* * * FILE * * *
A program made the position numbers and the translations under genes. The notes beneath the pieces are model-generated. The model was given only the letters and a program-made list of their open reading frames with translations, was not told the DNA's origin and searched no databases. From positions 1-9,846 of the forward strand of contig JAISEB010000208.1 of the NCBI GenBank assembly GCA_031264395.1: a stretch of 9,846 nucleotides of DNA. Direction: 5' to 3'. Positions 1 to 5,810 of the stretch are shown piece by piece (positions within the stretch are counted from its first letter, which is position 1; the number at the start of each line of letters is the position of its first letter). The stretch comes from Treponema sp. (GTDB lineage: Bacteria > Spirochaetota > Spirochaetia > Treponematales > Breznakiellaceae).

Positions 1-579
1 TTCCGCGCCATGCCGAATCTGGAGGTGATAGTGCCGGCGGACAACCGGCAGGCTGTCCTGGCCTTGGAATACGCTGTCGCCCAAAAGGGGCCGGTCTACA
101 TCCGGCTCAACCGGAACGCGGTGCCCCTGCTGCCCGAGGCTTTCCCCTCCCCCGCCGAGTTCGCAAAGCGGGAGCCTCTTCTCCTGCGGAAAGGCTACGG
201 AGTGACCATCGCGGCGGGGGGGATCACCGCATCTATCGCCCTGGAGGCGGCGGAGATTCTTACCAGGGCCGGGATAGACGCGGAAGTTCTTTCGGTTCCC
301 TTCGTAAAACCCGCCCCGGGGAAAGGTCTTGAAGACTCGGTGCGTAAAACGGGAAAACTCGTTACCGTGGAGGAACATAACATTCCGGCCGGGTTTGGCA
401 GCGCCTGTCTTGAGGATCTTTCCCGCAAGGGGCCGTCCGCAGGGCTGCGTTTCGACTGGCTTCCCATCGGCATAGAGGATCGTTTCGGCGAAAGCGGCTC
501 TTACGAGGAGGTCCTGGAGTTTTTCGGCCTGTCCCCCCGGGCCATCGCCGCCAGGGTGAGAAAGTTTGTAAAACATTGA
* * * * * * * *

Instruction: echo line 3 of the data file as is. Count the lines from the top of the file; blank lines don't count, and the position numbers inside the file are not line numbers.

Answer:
1 TTCCGCGCCATGCCGAATCTGGAGGTGATAGTGCCGGCGGACAACCGGCAGGCTGTCCTGGCCTTGGAATACGCTGTCGCCCAAAAGGGGCCGGTCTACA